If your financial life is simple and you have basic computer skills, using do-it-yourself software is an "EZ" way to file your tax return.
But if you're nervous about preparing your own taxes, don't have time, had a major life or job change last year or simply think the tax laws are too complex, you're not alone.
About 60 percent of all returns are filed by professional preparers, according to the Internal Revenue Service. Officials at H&R Block, which prepared one out of every six tax returns last year, told investors recently that the growth in the software market has come mainly from do-it-yourselfers who switched from paper to digital, not from taxpayers who switched from paid preparers.
But how do you find a tax preparer you can trust? Here are a few tips:
1. Ask around
Tax professionals say the best way to find someone is through an old-fashioned, word-of-mouth recommendation. Ask friends and family members who they use, and why they would recommend their preparer.
If you're expecting to claim a lot of business-related expenses, ask colleagues from work or professional organizations if they know a preparer who focuses on your industry. If you have a small business make sure, at a minimum, that the person has worked a lot with small businesses, preferably within your field, advised Melissa Labant, the director of tax advocacy for the American Institute of Certified Public Accountants.
2. Make a few calls
Before committing, speak to two or three candidates and ask about their experience and their approach. Get a list of their base fees, but remember that fees may change depending on the complexity of your return and the training and education of the preparer.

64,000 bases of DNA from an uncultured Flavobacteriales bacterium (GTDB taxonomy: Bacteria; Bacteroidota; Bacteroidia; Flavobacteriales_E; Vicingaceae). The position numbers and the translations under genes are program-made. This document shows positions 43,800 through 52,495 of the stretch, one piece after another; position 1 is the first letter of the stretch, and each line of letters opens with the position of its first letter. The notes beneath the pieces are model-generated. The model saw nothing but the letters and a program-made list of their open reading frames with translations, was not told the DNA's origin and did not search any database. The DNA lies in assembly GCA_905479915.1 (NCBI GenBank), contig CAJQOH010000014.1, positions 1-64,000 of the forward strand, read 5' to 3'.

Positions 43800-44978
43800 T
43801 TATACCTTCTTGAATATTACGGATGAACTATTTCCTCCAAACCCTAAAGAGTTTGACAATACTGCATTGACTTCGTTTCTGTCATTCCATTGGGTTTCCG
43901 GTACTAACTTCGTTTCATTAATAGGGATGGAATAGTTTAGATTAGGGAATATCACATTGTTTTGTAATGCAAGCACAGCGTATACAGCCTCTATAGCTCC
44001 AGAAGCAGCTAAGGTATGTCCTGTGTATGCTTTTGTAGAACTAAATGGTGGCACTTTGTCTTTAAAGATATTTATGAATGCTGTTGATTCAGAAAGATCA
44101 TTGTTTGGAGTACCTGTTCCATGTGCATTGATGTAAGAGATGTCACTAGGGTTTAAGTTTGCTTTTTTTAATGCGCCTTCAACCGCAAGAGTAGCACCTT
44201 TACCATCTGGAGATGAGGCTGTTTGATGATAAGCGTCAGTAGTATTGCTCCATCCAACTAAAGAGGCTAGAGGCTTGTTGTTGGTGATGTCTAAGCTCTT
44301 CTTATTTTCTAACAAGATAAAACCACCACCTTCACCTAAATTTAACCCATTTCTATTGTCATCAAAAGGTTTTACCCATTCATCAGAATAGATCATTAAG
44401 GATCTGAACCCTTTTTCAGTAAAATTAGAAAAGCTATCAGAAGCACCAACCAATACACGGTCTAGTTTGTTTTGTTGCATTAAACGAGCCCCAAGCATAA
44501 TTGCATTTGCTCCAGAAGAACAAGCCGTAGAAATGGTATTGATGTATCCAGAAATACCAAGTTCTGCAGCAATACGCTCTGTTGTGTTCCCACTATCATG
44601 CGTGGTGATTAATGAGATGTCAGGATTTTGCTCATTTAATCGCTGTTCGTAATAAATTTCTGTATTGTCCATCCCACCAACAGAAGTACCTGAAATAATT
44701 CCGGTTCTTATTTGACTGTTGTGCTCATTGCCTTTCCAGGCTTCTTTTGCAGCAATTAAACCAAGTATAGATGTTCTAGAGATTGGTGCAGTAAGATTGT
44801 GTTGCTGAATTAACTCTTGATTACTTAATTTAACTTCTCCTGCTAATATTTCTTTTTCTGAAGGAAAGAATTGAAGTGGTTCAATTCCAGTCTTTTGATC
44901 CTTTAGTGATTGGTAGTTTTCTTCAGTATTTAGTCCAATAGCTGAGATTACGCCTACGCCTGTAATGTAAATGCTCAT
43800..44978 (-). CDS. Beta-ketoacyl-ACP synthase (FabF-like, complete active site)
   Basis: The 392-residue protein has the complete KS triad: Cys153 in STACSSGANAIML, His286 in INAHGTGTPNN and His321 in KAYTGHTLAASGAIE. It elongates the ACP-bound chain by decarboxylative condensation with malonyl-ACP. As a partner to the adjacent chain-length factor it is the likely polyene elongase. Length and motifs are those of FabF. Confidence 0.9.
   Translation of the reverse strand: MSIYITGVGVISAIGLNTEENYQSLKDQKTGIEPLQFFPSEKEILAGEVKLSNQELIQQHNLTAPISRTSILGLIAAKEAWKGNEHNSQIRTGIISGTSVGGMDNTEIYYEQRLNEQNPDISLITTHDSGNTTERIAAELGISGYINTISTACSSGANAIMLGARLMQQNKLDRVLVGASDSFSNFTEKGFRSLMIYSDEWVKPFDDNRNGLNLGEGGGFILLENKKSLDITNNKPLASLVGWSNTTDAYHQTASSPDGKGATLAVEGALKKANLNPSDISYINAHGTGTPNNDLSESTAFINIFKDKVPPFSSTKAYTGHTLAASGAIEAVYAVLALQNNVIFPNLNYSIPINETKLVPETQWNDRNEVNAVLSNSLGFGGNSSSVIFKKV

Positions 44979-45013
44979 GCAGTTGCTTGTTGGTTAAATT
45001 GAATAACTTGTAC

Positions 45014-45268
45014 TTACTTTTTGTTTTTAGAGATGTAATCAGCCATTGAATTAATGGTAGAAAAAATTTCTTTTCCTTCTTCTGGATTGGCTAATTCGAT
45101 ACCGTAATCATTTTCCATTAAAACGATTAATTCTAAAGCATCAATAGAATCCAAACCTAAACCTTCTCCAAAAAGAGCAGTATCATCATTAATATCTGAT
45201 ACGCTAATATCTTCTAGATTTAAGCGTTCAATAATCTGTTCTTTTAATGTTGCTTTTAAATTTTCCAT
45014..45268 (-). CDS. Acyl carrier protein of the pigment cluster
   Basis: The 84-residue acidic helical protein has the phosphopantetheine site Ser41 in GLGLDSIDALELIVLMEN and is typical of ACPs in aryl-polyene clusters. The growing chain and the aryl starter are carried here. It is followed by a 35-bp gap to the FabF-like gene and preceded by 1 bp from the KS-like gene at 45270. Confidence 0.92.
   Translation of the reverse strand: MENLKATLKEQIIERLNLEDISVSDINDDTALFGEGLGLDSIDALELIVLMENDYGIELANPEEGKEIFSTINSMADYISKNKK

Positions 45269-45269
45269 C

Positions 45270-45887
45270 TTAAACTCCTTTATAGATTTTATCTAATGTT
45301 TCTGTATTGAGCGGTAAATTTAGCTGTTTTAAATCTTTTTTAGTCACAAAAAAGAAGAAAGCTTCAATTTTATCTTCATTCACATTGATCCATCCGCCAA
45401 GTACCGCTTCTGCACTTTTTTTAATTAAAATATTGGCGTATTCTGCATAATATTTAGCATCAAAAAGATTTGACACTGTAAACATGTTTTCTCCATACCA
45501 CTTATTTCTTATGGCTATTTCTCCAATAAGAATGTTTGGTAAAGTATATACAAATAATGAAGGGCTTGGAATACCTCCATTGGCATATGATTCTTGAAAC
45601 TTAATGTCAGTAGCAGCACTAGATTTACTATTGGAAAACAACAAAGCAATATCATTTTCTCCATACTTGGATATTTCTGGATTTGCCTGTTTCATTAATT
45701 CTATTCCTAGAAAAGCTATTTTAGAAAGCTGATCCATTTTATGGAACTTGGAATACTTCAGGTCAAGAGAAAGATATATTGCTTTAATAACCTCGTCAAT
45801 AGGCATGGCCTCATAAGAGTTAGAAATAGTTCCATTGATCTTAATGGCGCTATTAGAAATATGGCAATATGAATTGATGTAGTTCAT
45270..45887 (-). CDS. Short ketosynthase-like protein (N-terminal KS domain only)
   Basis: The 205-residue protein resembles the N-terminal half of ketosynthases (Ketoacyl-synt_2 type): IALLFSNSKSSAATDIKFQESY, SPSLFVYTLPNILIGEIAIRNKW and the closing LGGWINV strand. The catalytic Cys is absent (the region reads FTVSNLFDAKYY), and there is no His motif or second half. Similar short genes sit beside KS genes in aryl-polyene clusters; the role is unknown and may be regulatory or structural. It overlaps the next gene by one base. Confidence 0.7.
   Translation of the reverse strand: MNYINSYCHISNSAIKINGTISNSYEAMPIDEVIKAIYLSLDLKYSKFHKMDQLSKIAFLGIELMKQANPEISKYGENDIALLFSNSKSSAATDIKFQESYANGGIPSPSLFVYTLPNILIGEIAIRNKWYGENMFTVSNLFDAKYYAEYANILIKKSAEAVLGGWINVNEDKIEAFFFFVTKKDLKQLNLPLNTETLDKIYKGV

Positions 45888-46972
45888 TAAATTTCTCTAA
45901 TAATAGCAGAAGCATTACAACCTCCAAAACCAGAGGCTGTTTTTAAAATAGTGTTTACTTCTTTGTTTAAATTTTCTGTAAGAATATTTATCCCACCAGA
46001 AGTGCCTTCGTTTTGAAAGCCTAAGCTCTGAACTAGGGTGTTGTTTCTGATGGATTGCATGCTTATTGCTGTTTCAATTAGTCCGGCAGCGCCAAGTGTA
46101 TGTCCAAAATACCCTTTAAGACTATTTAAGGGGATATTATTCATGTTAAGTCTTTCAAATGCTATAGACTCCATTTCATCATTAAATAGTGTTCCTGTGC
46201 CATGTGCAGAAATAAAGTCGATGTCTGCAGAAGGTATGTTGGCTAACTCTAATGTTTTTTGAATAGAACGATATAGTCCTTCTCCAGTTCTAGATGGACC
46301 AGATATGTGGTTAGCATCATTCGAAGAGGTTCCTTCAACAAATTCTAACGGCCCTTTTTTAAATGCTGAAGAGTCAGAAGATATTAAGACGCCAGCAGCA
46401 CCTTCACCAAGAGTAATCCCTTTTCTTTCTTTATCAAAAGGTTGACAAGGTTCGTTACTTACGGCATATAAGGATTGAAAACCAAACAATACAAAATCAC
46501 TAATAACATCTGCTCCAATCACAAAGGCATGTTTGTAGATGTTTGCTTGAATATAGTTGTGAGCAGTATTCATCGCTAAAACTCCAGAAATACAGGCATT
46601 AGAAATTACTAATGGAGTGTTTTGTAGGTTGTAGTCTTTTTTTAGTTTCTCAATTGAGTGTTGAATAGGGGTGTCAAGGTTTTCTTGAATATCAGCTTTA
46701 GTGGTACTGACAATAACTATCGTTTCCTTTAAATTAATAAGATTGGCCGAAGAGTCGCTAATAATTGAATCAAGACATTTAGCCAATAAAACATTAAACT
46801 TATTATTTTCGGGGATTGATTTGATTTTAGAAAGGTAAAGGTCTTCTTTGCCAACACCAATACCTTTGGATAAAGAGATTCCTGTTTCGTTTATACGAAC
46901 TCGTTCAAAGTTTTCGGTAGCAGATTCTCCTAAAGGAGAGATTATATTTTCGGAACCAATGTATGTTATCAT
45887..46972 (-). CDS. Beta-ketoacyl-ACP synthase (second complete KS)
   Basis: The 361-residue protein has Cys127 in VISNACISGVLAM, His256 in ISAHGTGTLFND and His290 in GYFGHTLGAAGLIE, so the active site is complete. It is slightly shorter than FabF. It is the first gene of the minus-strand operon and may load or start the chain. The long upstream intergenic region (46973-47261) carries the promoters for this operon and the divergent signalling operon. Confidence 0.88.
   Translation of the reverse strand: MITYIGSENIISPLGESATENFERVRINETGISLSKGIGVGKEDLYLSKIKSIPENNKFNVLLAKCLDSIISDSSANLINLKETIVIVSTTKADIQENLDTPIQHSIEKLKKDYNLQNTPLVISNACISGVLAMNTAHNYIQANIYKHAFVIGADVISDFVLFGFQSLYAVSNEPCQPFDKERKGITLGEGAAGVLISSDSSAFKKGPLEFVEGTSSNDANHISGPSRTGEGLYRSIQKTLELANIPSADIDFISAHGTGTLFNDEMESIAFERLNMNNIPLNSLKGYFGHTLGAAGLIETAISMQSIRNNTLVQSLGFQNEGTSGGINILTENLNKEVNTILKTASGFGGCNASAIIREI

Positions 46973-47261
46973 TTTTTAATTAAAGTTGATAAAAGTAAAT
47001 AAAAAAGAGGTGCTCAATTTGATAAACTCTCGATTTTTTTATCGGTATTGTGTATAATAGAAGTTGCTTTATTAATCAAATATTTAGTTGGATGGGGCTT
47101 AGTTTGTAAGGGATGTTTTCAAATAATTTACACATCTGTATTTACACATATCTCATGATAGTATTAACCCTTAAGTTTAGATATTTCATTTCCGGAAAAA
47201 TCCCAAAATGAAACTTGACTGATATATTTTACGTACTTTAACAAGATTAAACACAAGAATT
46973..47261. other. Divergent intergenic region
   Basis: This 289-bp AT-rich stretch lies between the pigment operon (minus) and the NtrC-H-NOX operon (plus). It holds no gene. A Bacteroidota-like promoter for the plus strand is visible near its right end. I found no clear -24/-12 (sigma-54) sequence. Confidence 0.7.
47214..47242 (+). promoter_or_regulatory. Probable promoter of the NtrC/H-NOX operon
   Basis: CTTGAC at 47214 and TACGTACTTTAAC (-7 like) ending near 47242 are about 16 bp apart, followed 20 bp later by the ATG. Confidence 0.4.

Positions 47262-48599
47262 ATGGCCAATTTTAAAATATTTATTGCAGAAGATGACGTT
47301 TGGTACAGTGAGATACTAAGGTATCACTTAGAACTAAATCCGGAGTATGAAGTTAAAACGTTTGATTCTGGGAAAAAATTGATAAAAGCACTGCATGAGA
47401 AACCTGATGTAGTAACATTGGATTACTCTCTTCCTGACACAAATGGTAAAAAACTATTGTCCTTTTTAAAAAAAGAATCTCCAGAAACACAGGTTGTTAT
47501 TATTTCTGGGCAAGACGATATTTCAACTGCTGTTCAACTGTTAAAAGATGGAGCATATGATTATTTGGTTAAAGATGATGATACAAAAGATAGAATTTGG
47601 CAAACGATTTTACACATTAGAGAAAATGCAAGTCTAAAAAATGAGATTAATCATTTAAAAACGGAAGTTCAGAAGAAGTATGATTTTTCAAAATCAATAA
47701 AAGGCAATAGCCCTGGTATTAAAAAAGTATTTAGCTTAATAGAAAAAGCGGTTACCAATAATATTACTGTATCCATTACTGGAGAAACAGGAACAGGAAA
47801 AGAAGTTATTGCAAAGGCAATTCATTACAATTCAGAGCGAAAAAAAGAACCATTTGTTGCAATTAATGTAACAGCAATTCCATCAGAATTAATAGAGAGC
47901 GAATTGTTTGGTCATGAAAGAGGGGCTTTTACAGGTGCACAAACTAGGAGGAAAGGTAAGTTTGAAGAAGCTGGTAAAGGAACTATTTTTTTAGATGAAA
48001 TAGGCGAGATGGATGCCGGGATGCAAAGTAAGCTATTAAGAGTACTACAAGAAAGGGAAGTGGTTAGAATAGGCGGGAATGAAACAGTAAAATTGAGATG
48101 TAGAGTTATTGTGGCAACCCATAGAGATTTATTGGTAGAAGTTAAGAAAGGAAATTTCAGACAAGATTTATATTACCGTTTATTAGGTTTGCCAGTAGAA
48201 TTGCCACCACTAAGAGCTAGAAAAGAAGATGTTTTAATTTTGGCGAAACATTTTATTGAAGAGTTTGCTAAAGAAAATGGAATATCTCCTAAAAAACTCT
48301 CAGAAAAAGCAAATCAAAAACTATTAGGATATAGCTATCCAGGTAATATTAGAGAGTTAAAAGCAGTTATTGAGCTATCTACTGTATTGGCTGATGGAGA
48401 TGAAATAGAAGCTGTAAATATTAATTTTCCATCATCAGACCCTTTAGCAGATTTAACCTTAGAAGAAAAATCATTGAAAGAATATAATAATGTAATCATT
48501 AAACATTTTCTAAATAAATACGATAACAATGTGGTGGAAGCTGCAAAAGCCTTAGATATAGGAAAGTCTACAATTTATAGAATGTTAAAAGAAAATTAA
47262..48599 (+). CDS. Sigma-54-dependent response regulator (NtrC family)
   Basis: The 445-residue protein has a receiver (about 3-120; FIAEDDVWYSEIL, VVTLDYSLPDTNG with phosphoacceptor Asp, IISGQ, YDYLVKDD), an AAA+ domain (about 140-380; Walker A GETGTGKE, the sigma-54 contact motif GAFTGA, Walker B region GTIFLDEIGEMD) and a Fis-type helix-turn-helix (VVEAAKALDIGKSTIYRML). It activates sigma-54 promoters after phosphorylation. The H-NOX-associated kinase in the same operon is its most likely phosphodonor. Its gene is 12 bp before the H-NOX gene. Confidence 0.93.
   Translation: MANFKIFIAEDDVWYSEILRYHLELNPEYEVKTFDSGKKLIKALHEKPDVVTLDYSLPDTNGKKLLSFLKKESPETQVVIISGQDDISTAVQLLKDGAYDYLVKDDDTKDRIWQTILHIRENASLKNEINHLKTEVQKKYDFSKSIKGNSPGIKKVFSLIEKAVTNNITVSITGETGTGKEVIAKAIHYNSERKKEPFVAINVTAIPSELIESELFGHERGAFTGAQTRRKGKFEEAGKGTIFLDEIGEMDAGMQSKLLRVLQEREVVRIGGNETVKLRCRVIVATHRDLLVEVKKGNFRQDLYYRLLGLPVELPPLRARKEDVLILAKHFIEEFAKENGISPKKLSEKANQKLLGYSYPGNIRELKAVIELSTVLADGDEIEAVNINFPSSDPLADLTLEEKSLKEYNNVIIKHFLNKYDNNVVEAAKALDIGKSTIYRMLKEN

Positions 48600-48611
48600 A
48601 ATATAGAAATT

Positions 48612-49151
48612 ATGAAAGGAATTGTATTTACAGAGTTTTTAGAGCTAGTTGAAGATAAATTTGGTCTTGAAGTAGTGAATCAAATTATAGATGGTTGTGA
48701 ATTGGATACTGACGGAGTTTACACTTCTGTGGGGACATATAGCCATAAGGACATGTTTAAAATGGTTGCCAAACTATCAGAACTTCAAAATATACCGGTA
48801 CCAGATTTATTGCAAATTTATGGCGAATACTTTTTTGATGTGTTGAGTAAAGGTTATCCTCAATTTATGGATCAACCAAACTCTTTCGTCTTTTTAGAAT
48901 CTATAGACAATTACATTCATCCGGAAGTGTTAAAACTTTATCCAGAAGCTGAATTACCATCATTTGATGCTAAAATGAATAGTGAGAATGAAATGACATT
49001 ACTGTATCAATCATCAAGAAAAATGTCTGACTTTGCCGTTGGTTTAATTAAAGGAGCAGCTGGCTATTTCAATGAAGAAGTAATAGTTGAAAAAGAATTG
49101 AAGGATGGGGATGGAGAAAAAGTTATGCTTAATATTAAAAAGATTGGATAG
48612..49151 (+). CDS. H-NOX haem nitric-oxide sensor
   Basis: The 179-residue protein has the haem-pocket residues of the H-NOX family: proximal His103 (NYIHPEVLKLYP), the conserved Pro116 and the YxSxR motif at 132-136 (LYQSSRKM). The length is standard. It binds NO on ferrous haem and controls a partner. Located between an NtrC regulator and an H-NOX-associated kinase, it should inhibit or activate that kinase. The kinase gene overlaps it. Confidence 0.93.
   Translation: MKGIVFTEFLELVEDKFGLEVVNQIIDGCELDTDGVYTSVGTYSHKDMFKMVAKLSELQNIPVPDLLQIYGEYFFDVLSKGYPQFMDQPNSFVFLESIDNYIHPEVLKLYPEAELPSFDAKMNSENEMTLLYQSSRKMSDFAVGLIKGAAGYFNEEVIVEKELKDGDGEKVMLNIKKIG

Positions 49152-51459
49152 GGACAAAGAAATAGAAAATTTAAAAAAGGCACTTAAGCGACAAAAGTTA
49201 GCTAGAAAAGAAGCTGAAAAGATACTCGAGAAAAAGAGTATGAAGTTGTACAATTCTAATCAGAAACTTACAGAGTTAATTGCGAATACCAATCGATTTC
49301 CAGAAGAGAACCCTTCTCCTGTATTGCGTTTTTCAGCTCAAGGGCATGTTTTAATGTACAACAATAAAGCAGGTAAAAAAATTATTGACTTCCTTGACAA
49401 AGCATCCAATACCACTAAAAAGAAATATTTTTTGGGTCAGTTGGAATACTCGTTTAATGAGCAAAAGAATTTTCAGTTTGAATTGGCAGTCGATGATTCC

Also confirm that the individual or the firm will be able to represent you before the IRS, if there are questions about your return or if you're audited.
3. Check credentials and history
Make sure any preparer you consider has a Preparer Tax Identification Number, or PTIN, which is required by the IRS to file as a professional.
Check for complaints filed with the Better Business Bureau and your city or state consumer protection agency. And check out disciplinary issues and license status with your state board of accountancy for CPAs, state bar associations for attorneys, or the IRS Office of Professional Responsibility for enrolled agents.
Most importantly, make sure you're comfortable with the preparer. It's important because, even if you hire someone to prepare your return, you're still ultimately responsible for what it says.
4. Be prepared for questions
"It's important that the person who's preparing your return knows something about you, so that you get the proper deductions," said Ellen Minkow, a certified public accountant with her own New York firm. "You need somebody who really dives in and asks you questions about what happened to you this year."
Minkow noted that once you find the right preparer, you will likely establish a relationship that lasts for years. Accountants and other professionals may also provide advice on other aspects of your financial life, including long-term planning, investments and home buying.
4. Look for warning signs
If your preparer does any of the following, it's a sign of a problem that should make you think twice about filing the return:
_ Asks you to sign a blank return.
_ Indicates that it is OK to include false or misleading information to boost your refund.
_ Refuses to sign your return or include his or her PTIN.
As Minkow put it, "You do not want that person who's working in the back of the bowling alley and telling you to go file yourself."